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Using Hibernate In Standalone App (without Spring) using MariaDB

So recently I need to set up a quick project to store the results of my crawler in a database. Previously, I would use JDBC for this job. However, with the recent knowledge of Hibernate, why don’t I give it a go?

In this post, I’m going to show you how you can use Hibernate to store entities just like you can with frameworks like Spring but on a standalone app (commandline app/Desktop app such as JavaFX).

The application will save an entity Book into a database called book_db

Quick MariaDB setup

To quickly set up a MariaDB database, I use the following docker-compose file. I use mariadb:10.5 and PHPMyAdmin for easy access to the database. If you prefer, you can skip using PHPMyAdmin and use another version of MariaDB:

version: "3"
    image: mariadb:10.5
    container_name: db
      - MYSQL_DATABASE=speech_db
    restart: always
    - 13308:3306
      - mysql_vol:/var/lib/mysql
    image: phpmyadmin/phpmyadmin
    container_name: phpmyadmin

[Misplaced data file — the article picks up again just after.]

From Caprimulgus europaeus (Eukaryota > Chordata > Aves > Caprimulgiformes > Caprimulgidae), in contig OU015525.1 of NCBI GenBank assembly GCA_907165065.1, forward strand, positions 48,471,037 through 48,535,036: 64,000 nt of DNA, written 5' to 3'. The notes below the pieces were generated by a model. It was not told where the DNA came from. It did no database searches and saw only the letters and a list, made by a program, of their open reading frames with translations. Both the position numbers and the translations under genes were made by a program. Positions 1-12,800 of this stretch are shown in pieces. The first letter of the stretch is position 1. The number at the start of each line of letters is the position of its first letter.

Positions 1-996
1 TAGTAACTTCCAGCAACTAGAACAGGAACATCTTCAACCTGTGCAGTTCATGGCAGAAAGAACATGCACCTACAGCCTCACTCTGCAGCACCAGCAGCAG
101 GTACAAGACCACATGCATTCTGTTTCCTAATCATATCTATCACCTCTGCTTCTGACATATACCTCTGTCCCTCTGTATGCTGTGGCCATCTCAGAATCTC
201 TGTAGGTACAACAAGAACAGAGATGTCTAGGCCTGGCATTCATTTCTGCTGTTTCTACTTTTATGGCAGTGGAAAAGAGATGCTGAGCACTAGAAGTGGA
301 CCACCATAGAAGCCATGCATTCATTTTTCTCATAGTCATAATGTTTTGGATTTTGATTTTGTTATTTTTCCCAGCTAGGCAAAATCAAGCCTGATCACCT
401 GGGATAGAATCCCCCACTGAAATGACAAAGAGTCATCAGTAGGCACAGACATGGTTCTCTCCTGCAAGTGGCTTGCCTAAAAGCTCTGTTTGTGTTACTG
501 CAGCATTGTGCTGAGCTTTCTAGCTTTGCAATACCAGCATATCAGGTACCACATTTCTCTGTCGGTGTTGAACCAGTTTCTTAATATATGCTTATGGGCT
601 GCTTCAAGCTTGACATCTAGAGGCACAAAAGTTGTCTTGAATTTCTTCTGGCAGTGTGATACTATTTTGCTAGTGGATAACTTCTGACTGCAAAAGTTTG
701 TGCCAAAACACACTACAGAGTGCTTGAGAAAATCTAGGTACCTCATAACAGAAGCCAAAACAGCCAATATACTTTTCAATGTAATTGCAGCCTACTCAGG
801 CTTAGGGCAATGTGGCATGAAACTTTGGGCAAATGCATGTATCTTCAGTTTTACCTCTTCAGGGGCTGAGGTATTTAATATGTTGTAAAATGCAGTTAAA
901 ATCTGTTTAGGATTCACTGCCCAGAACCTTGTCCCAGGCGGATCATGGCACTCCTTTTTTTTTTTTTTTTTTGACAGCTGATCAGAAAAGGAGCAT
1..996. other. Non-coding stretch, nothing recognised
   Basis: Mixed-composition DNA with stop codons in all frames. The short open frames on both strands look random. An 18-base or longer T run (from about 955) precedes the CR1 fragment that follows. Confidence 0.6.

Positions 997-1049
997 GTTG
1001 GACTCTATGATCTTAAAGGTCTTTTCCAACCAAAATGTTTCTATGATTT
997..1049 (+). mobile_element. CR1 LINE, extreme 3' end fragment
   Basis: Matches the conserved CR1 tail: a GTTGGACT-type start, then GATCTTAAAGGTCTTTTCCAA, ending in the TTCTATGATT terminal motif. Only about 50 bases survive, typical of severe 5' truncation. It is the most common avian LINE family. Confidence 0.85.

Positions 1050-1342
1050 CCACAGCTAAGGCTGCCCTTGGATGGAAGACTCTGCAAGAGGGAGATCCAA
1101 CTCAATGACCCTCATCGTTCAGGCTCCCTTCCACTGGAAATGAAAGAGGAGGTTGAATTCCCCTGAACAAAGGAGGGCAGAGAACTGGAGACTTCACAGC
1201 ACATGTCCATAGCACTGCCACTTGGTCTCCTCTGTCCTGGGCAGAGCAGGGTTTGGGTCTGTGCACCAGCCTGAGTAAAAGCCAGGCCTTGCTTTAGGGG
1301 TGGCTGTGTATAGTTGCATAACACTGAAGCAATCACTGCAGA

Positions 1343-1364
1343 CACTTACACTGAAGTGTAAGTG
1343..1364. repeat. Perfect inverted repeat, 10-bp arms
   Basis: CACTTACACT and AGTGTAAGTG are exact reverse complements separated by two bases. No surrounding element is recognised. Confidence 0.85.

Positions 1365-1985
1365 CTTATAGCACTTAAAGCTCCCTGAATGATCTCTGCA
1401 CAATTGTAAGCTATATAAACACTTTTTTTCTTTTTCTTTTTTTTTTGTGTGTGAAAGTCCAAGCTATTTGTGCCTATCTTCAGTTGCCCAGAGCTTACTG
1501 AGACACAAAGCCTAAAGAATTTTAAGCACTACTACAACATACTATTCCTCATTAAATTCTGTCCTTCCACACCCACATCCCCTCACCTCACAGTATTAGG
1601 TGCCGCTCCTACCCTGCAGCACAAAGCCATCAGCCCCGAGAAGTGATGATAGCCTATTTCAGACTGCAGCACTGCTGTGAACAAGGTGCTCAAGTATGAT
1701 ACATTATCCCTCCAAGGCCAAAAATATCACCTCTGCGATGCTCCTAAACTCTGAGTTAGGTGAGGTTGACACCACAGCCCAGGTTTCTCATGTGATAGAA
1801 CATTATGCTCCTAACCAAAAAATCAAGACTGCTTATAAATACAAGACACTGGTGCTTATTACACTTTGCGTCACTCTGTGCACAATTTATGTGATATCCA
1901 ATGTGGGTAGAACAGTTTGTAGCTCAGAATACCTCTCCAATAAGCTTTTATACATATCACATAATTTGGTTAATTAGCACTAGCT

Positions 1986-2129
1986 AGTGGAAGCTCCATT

- PMA_HOST=db
      - PMA_PORT=3306
    restart: always
      - 18811:80

Now, simply run docker-compose up -d, you have a fully functional MariaDB instance up and running.

Import Hibernates and other convenient libraries using Maven

Here is the dependency section in pom.xml


        <!-- -->



Other than hibernate and MySQL connector, the other are optional.

Create hibernate.cfg.xml to setup database connection

The next step would be to create a hibernate.cfg.xml file to configure the connection to the database. Where should you put this file? It should be under resources directory like I have here:

In this file, you specify the db configuration like so:

<?xml version = "1.0" encoding = "utf-8"?>
<!DOCTYPE hibernate-configuration SYSTEM

        <property name = "hibernate.dialect">

        <property name = "hibernate.connection.driver_class">

        <!-- Assume test is the database name -->

        <property name = "hibernate.connection.url">

        <property name = "hibernate.connection.username">

        <property name = "hibernate.connection.password">

Also, open phpMyadmin and create the following table:

Now the hard part is done. Let’s create some entities and save them to the database.

Actually save an entity to database

Let’s create an entity like this:

package entity;

import lombok.Getter;
import lombok.Setter;

import javax.persistence.*;